courtesy Seville Pictures

A Lady of questionable virtue

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Historically, foreign films are notorious for two things: tedium and nudity. Pascale Ferran's French-language adaptation of D.H. Lawrence's John Thomas and Lady Jane--later polished into the famed Lady Chatterley's Lover--is a prime example of both.

Those familiar with the later version of Lawrence's work will also be vaguely familiar with the story: Constance (the titular Lady Chatterley) is a dutiful wife who suddenly finds herself with little purpose when her husband Clifford comes back from a war paralyzed and impotent. She does her best to find things to do with her time, which eventually includes falling in bed--and in love--with the property's gamekeeper, Parkin.

The acting is uniformly superb--particularly Marina Hands as the title character--and the film is gorgeously shot by Julien Hirsch. Unfortunately, it seems as if Ferran fell in love with Hirsch's shots throughout the film because he never cuts any of them. At all. The film clocks in at just under three hours and features numerous shots and scenes that beg to be edited out. The director allows the film to indulge itself, showing Constance traipsing around the forest for the first 45 minutes. There is no pay-off to these 45 minutes of frolicking. In fact, throughout the film the director allows shots to linger and puts cuts in strange, seemingly arbitrary places. What results is a film that floats around merrily for literally hours on end, looking for a plot that never actually materializes. One wonders why this film has two credited editors when nobody did any editing.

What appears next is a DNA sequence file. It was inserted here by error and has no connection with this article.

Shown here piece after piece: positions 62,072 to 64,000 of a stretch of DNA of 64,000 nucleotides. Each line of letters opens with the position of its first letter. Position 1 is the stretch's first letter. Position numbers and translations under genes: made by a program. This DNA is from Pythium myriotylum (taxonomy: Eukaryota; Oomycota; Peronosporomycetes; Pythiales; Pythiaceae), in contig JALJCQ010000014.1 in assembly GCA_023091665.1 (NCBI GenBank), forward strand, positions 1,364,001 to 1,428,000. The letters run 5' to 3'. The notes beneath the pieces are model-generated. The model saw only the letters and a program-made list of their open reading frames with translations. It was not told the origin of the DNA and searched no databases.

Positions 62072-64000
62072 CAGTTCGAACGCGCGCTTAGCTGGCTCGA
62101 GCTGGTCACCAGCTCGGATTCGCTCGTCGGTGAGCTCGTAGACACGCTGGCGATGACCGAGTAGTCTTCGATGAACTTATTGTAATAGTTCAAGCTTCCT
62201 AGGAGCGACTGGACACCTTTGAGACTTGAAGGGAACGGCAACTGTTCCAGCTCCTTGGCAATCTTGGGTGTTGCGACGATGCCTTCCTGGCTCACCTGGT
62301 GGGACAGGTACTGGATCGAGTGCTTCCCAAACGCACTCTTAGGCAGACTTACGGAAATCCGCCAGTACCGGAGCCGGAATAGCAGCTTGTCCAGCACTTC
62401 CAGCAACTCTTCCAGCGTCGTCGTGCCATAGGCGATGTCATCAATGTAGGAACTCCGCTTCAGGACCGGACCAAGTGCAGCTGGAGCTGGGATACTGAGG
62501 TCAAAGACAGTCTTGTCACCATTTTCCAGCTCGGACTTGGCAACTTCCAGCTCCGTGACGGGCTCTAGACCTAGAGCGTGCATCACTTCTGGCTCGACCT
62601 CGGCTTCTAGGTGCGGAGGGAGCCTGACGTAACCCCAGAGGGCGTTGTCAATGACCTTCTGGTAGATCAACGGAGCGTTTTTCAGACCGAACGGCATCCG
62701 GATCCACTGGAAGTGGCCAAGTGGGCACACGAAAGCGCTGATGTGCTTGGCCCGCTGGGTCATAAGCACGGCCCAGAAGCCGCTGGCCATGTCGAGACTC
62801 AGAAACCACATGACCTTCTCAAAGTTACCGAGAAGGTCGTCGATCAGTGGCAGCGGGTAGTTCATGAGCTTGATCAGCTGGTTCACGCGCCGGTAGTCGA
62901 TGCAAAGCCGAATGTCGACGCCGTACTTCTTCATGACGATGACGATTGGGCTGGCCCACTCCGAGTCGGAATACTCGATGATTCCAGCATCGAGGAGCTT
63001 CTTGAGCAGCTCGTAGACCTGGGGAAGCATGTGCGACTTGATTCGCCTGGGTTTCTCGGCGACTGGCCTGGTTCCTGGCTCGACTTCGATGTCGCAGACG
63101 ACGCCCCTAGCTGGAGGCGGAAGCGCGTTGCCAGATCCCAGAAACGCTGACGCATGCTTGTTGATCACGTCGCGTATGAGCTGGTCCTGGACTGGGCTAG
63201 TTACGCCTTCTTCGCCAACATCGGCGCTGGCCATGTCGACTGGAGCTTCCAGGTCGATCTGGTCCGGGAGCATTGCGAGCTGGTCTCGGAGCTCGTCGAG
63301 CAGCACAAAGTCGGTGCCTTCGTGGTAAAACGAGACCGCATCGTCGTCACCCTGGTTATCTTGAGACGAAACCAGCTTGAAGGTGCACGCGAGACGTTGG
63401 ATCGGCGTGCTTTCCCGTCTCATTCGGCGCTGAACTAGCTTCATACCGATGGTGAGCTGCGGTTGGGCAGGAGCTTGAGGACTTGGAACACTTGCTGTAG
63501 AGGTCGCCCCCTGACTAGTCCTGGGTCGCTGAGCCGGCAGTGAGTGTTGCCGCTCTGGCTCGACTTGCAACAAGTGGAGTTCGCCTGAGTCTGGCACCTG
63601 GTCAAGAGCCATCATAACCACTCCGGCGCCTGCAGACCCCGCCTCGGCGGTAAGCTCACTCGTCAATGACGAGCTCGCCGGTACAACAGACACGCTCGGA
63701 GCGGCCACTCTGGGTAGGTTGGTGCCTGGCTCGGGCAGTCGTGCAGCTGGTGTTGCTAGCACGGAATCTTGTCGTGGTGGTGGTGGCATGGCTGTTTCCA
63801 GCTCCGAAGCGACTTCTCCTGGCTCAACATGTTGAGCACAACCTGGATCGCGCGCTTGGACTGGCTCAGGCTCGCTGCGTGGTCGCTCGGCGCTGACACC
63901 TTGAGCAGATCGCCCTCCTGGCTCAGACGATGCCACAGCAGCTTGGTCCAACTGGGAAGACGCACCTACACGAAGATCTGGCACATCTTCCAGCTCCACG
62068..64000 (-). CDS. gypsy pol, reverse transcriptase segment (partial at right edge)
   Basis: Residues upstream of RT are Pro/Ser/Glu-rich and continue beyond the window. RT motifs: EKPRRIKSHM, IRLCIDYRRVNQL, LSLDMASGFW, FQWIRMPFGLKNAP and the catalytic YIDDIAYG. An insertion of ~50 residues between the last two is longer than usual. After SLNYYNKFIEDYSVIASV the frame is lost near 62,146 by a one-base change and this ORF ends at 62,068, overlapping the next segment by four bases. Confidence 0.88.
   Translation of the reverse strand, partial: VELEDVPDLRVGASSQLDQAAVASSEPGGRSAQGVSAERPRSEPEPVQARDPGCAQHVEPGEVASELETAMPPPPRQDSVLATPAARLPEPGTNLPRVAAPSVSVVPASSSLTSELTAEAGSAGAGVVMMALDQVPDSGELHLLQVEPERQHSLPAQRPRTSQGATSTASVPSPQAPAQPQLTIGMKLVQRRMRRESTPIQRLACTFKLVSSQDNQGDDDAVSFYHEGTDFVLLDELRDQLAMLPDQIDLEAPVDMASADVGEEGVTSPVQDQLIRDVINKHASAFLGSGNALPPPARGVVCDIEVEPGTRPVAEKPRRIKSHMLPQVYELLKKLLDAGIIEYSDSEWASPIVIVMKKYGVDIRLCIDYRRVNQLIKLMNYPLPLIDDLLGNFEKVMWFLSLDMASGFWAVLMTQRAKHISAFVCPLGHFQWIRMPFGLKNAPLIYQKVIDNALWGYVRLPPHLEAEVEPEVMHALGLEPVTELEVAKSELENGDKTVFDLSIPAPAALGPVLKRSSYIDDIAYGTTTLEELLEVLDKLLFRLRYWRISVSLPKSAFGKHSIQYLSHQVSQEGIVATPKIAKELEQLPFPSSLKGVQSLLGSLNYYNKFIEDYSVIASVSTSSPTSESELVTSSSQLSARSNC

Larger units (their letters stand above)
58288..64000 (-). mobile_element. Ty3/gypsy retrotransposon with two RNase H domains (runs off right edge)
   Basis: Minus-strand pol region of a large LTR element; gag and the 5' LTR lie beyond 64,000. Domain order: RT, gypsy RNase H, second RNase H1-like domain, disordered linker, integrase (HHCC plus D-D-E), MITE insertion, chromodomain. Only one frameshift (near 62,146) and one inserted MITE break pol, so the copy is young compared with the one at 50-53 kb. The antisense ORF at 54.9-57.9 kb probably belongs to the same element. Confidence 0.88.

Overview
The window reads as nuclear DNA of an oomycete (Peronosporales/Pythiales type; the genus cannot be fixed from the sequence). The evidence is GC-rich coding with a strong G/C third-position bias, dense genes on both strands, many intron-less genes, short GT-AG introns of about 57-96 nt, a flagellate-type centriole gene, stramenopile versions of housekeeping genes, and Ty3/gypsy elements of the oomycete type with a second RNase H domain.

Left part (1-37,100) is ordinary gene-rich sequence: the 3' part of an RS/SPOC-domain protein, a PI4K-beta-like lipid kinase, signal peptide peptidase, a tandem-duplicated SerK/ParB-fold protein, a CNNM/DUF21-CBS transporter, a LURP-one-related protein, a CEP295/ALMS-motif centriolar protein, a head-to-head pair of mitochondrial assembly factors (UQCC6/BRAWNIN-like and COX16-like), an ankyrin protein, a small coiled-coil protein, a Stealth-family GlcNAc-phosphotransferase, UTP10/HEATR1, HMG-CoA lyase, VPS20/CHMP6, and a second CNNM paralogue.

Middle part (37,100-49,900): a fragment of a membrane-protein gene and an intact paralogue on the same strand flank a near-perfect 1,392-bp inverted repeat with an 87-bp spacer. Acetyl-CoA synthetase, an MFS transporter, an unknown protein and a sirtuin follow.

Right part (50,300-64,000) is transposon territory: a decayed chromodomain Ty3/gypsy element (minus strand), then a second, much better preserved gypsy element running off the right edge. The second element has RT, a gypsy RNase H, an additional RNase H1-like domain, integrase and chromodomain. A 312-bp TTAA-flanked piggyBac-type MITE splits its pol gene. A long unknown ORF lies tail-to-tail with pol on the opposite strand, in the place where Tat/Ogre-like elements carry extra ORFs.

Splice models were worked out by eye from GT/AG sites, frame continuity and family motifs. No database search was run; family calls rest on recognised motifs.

A lengthy sequence involving Constance on vacation begs to be cut. Worst of all, important things occur at her home during her vacation that would've provided some actual plot to the film. The audience is informed of these events in the most riveting manner possible: letters from home. Indeed, the only interesting things that occur in the film are told to the audience via voiceover narration while Constance reads letters from home. After 145 boring minutes of talking and long scenes filled with nothing, we're merely told off-hand about interesting things happening.

In addition, Constance's husband merely sits in a wheelchair and moans about things. He isn't developed as a character at all until well into the second hour, where there's a surprisingly touching scene with a motorized wheelchair that continues to malfunction, the obvious parallel made between his useless legs and the useless chair. The fact that the audience spends much more time getting to know Constance's lover more than her husband means they're made to care a lot more about their relationship. In a film about adultery, it seems fairly key to place some kind of importance on marriages, otherwise there is absolutely no tension in the film. Compared with other recent films involving adultery, like Match Point, Chatterley under-develops that aspect of the story. In particular, Constance's motivations are never really explored beyond the superficial. Is she lonely? Does she still love her husband? Does she just enjoy getting naked? Nothing is ever answered in any depth.

There are two main reasons to watch Lady Chatterley: If you enjoy nudity or you enjoy being bored. The nakedness is distributed throughout the film in a manner similar to the also-lengthy Titanic--it's there to shock the audience out of its slumber. However, Titanic had gunplay, Billy Zane and a giant sinking boat. Lady Chatterley has frolicking, subtitles and long scenes full of dead silence. For those with chronic insomnia, though, Lady Chatterley provides an excellent respite.